Microsoft’s co-founder Bill Gates is reportedly under pressure from some of the company’s leading investors to step down as chairman.
According to Reuters, three of the software firm’s top 20 investors feel that Gates’ role as chairman is effectively blocking the adoption of new strategies.
They also think he would limit the power of whoever replaces Steve Ballmer as chief executive to make substantial changes.
Ballmer has been under pressure for years to improve Microsoft’s performance and share price, but this appears to be the first time major shareholders are taking aim at Gates.
Microsoft would not comment on the report and there is no indication that its board would heed the wishes of the three investors.
The Reuters report does not identify them but does say they collectively hold more than five percent of the company’s stock.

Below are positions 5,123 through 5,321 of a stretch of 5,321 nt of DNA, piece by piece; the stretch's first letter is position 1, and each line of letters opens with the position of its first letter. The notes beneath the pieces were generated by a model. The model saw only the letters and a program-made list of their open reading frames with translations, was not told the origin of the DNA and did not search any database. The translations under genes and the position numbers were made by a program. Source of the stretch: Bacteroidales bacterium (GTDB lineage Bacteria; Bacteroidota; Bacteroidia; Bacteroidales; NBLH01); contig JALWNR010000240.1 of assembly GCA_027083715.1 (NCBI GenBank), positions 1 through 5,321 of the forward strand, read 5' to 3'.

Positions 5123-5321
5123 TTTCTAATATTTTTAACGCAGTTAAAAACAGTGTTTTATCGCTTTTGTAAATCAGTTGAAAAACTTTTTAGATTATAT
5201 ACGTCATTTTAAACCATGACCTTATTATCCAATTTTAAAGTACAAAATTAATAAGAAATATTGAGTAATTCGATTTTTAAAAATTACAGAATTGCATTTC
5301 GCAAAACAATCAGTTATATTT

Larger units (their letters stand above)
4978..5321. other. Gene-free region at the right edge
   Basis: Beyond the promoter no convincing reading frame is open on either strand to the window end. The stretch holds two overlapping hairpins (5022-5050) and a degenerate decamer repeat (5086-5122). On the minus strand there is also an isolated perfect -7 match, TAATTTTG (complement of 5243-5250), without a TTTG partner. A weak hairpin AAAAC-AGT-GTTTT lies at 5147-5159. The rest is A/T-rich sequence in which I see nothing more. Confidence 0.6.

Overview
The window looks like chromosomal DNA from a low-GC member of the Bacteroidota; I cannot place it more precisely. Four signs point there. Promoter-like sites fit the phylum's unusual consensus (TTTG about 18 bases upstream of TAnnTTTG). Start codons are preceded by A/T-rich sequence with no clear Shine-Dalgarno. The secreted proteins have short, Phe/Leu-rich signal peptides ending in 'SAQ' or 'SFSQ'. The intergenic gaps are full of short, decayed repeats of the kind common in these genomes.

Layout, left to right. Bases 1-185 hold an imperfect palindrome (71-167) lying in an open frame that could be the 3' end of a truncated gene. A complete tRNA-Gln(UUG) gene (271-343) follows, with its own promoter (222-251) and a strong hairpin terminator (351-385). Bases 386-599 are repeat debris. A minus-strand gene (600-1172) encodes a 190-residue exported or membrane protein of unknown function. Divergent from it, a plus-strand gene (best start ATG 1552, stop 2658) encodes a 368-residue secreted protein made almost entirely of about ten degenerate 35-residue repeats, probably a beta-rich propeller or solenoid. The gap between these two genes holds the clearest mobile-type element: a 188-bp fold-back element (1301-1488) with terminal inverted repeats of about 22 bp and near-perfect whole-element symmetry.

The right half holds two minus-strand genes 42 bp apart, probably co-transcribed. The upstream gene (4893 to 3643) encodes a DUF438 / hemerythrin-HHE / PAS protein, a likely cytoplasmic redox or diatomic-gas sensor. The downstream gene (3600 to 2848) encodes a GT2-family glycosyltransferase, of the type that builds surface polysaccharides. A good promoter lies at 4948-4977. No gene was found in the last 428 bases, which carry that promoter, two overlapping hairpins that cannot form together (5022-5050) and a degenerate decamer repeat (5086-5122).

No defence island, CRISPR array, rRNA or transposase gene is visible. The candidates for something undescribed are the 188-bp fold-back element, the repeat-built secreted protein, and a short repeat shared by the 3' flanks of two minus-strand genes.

Gates himself owns about 4.5 percent of the company and is its largest individual shareholder.
He lowered his profile at Microsoft after he handed the CEO role to Ballmer in 2000.
Gates gave up his day-to-day work there in 2008 to focus on his philanthropic efforts through the Bill & Melinda Gates Foundation.
News that some investors were pushing for Gates’ to go brought a mixed reactions from other shareholders.
“This is long overdue,” said Todd Lowenstein, a portfolio manager at HighMark Capital Management, which owns Microsoft shares.
“Replacing the old guard with some fresh eyes can provide the oxygen needed to properly evaluate their corporate strategy.”
Kim Caughey Forrest, senior analyst at Fort Pitt Capital Group, suggested now was not the time for Microsoft to ditch Gates, and that he could even play a larger role.
“I’ve thought that the company has been missing a technology visionary,” she said. “Bill (Gates) would fit the bill.”